I finished this subtly mind-blowing book the other day. There, that is the review in a sentence. I, honestly, do not know what genre to put this book into.
I said in my Goodreads review that some or most books are about making loud statements. Books that feel like they need to shock you or scare you or shake you to get attention or to get their point across. This book isn’t like that. It is quiet. It is subtle. It seems mediocre until you get halfway through the book and realize the entire night has passed and you just kept turning the pages.
It has a very different method of making a statement. It could have been one of those fast-paced shocking thriller type but the author, Rachel Joyce, chose not to go down that road and I really respect the way she chose to write this because honestly, this is what life is like. It creeps up on you and you only realize how much things have changed when you look back on the life that you have lived and see the stark differences.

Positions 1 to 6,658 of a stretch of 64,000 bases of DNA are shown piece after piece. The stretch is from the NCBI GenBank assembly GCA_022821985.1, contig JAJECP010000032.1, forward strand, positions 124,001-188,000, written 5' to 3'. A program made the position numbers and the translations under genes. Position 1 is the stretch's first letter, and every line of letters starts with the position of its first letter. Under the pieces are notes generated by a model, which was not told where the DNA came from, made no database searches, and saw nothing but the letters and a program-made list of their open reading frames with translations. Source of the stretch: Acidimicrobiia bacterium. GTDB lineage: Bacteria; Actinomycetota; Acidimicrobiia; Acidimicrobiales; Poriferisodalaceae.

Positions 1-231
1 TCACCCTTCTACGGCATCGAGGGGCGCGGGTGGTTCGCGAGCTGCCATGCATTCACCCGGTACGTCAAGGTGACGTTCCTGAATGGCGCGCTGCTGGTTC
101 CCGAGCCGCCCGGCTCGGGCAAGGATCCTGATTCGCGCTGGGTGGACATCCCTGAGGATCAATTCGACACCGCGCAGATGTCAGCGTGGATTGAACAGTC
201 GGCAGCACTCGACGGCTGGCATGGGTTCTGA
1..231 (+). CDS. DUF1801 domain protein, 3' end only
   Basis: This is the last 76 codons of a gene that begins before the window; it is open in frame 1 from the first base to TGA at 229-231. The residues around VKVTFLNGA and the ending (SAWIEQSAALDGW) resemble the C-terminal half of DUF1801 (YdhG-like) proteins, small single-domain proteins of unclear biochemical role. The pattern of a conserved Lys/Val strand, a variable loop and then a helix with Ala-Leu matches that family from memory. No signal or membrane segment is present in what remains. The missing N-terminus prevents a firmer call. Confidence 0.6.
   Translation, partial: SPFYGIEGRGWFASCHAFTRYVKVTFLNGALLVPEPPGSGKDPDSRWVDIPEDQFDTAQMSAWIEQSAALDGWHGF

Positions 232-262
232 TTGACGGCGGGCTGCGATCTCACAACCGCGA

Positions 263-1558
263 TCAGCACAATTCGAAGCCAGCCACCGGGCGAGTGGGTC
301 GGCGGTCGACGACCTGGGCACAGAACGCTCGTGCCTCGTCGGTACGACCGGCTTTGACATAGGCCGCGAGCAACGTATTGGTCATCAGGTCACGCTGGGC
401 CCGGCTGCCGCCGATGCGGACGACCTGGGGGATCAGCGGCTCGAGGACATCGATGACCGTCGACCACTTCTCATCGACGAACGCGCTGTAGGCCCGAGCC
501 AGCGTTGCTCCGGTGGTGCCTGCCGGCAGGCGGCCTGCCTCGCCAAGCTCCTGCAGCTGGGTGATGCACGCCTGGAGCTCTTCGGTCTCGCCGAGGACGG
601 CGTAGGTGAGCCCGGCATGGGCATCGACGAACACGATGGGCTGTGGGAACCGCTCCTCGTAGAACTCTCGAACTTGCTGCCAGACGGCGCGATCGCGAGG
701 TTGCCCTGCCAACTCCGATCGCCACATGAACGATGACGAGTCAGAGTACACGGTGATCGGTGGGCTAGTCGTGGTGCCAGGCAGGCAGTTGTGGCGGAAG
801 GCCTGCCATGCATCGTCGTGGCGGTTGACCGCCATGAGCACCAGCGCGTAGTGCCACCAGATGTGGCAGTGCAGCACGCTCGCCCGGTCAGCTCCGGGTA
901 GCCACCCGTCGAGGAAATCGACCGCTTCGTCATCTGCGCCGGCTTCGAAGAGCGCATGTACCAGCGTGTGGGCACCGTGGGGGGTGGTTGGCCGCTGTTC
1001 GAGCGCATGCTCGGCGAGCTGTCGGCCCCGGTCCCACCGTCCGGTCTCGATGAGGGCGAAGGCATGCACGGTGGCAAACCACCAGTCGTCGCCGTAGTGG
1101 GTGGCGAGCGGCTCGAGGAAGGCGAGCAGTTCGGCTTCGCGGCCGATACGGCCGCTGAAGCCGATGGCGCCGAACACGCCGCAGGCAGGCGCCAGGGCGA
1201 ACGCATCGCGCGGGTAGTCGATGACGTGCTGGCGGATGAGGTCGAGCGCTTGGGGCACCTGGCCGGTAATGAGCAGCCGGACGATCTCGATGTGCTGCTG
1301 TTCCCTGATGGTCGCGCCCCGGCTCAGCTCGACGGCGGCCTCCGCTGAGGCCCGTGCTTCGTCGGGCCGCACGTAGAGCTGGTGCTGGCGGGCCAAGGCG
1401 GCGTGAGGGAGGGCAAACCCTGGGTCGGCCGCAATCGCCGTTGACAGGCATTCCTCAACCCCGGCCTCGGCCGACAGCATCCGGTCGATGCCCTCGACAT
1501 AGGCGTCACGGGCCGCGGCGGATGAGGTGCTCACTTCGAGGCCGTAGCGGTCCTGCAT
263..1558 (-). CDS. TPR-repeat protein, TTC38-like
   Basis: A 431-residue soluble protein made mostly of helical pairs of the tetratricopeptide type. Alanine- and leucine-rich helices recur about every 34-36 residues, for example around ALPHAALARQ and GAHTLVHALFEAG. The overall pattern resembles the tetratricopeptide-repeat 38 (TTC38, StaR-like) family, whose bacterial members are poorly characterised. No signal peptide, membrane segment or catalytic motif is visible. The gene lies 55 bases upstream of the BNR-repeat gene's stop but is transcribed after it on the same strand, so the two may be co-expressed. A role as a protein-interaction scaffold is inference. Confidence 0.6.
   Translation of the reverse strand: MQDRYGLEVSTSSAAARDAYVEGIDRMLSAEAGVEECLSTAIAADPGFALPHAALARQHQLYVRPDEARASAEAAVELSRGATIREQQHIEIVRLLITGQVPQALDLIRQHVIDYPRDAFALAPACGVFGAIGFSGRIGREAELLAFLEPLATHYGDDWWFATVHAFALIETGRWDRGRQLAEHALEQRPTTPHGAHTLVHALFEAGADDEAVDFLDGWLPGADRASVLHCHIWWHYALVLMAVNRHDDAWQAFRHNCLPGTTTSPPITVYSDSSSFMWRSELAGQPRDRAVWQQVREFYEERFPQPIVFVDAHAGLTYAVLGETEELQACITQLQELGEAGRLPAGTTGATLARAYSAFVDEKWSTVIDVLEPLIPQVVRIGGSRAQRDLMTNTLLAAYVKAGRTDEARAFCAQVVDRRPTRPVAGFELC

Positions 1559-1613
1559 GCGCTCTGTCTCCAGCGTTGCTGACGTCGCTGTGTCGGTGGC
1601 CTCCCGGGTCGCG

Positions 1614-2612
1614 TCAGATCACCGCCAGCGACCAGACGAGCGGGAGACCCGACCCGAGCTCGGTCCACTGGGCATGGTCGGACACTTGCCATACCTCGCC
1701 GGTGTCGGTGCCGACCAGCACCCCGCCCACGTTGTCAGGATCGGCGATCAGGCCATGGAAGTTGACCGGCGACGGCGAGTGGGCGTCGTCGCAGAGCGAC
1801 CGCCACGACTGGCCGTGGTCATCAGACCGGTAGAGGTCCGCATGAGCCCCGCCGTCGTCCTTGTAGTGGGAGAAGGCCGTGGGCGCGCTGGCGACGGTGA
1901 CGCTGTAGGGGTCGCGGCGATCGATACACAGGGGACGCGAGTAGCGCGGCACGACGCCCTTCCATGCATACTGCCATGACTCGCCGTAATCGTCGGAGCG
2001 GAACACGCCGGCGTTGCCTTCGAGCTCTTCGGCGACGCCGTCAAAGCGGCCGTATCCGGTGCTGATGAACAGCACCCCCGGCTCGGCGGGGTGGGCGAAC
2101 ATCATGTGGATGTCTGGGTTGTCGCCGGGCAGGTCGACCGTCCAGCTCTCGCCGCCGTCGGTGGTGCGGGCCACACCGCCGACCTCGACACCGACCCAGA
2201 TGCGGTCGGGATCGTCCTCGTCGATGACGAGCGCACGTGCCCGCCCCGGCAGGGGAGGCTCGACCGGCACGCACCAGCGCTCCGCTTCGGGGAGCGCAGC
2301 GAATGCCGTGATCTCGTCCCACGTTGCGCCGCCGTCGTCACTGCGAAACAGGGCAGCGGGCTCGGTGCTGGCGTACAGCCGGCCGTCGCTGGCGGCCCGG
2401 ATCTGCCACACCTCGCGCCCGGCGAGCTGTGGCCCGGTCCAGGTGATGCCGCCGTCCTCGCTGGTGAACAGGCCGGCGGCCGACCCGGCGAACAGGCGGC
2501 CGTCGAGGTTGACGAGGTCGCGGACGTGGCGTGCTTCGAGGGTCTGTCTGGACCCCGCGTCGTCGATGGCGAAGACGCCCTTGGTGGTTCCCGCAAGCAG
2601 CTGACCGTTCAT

Most people who prefer to read the loud kind of books might not like it. They’ll tell you it’s the story of a man who takes a really long walk to go see a friend and his story unfolds in the form of memories and that is SO BORING. But honestly though, that is what makes this book such a great read. Because isn’t that what our lives are actually like?
What I loved about it was how true it was to life. An old man, not used to living a really active life since his retirement, chooses to take control of it and give himself a purpose to right a wrong he believed he did a long time back. He believed he could fix things. And in his own way he paid his penance for the wrong and at the same time came to terms with his own life and faced his own problems. Sometimes loss is what tells us how precious somethings are. How precious some people are.
This book weaves all the subtleties; all the truths of a life lived, into one man’s story. Of having never dealt with things, of never having fought for them, of never righting a wrong, of letting relationships go, of neglecting to do anything that could change things, of regrets, of loss, of guilt, of everything human.
I would recommend this book to anyone with half a brain.